Kotetsu duels with Barnaby until calling him Bunny restores his memory. Saito and Ben arrive to aid them in opposing Maverick, but he’s already captured all the other heroes and Kaede is a hostage. Maverick has also recruited Rotwang to develop androids that will replace the heroes. Kotetsu and Barnaby have to defeat the fake RoboTiger in order to save everyone, while the others have the option to save themselves by killing everyone else, a test of their bonds.
So, all it took was a little punching, a bitch slap, and some sobbing to snap Bunny out of it. The series wisely avoided what I had dreaded – Barnaby staying bad – and instead everyone is now united against Maverick. Of course, he has everyone where he wants them, and it all comes down to Tiger & Bunny being able to get the job done. By making a nice connection to the episode with the android woman who Sky High fell in love with, the point is driven home: this is not going to be easy or painless.
I realize Maverick is a rich and powerful guy who wants more riches and power, but as he is forced to take stronger and more dastardly measures, it’s pretty obvious his own greed and arrogance will be his undoing. Was it really necessary to make mortal enemies of such powerful people as the heroes under his employ? Does he truly believe androids will make better heroes than human NEXTs? Why exactly is he going so far? I’m not sure the series cares whether we understand him or not, only that he’s the bad guy and he has to go down.
Tiger faces the Heroes with no plan, Kaede drops in and restores their memories, but Barnaby is absent, so he remains convinced Kotetsu murdered his Auntie Sam. Tiger goes all “come at me bro” and the two former allies chase each other all over Sternbild. Meanwhile, the other heroes face Fake Tiger, and unmask him to reveal…well, they don’t actually show his face…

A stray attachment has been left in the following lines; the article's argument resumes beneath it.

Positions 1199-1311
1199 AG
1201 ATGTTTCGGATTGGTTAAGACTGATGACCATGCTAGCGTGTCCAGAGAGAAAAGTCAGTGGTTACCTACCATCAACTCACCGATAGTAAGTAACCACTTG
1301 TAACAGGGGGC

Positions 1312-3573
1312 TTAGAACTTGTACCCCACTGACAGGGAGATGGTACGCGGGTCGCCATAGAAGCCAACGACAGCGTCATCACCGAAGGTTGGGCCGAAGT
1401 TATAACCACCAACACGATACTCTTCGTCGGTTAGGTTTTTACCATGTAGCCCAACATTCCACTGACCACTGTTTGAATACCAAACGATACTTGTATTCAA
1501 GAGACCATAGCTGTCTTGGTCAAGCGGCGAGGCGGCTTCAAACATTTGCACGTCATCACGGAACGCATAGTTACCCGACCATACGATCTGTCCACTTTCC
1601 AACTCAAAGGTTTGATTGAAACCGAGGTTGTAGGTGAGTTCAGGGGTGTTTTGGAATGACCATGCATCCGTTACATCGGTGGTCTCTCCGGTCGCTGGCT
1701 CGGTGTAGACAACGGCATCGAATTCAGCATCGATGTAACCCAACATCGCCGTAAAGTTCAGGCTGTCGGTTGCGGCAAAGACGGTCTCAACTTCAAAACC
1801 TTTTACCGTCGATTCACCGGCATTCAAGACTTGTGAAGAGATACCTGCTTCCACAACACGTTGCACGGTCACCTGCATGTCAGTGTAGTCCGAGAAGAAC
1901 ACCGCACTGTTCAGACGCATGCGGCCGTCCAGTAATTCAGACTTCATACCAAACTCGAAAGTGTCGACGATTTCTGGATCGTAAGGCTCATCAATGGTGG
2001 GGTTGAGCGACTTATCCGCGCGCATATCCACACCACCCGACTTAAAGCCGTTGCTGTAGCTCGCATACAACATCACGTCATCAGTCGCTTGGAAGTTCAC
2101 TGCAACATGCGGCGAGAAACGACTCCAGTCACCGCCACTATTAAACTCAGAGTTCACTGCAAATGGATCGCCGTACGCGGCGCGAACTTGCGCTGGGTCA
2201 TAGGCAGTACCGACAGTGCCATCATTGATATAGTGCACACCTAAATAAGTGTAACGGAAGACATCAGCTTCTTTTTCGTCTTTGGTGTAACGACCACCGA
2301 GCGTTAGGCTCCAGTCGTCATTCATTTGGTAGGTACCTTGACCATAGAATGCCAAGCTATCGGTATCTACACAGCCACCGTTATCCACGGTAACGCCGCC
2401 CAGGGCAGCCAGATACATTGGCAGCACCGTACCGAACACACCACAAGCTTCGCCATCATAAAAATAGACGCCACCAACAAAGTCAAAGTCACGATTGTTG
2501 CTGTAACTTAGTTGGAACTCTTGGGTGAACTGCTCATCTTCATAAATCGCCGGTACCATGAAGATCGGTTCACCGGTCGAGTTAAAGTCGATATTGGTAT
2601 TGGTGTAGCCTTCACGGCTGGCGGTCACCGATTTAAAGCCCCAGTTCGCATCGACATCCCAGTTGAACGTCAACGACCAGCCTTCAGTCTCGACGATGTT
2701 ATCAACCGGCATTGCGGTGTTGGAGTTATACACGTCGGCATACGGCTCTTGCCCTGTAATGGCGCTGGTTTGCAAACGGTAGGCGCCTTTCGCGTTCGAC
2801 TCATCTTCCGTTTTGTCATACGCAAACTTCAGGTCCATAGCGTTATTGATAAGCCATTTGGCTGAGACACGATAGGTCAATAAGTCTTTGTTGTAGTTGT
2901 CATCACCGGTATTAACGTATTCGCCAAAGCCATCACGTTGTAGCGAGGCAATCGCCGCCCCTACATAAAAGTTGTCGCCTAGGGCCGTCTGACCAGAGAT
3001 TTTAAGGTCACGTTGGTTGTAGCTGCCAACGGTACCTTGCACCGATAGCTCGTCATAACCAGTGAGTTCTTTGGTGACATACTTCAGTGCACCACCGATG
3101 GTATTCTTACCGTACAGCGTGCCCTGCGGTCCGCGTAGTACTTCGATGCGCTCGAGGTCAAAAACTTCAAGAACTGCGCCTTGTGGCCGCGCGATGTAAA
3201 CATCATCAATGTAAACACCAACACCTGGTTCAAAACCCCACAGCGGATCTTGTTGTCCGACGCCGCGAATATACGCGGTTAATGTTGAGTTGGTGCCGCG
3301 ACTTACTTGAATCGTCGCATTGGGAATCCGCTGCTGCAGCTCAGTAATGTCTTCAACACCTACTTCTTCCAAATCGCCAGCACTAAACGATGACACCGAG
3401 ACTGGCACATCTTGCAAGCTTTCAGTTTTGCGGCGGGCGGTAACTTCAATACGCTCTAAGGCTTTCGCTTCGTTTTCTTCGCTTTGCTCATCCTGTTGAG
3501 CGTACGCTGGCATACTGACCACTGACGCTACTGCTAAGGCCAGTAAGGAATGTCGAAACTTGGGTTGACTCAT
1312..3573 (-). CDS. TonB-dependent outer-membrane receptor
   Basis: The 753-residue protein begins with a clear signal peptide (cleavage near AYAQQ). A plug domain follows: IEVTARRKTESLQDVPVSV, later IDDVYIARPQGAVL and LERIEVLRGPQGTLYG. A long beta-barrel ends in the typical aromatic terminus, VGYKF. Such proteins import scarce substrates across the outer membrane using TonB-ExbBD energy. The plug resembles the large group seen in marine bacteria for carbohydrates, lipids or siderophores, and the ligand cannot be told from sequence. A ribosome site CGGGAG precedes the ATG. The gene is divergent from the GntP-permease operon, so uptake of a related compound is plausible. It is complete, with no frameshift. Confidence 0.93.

Well now, how could I have forgotten that Kaede was touched on the head by Maverick? Well I did…Oops! So she isn’t really a deus ex machina, because the logic of her character and the plot allowed her to have those powers.Still, her arrival in the knick of time was awfully convenient. As for the heroes, they’re extremely susceptable to mediocre stalling tactics.
The second half was all Tiger & Bunny going at it. Tiger decides for some reason that it’s better for him to lead Bunny away from the other heroes and make him give chase on a crowded expressway and through city intersections, putting thousands of Sterbilders at mortal risk. Considering Tiger’s commitment to protecting the public, this was either a lapse of judgement on his part – or the writers.
Ah, the “framed for murder and suddenly nobody knows who you are” episode. I knew Kotetsu would run into trouble if he came back to Sternbild, but I didn’t think he’d get in this deep. Why again didn’t he just submit his resignation over the phone? Was the junk in his apartment really worth another trip away from his family? (For the record, Kaede and his mother and brother don’t believe he actually killed anyone.)
Anyway, hindsight is 20/20, and instead we get what is mostly a chase episode, with everyone recognizing Kotetsu (thanks to Maverick’s control of P.R.), but not as a hero, but as a murder suspect. One by one, the other heroes corner him, and while they acknowledge that he believes he’s guilty, they have to do their jobs – which means capturing him. Which brings us to Wrongfully Accused Tip #1: Don’t run; you’ll just look more guilty. Kotetsu, naturally, runs.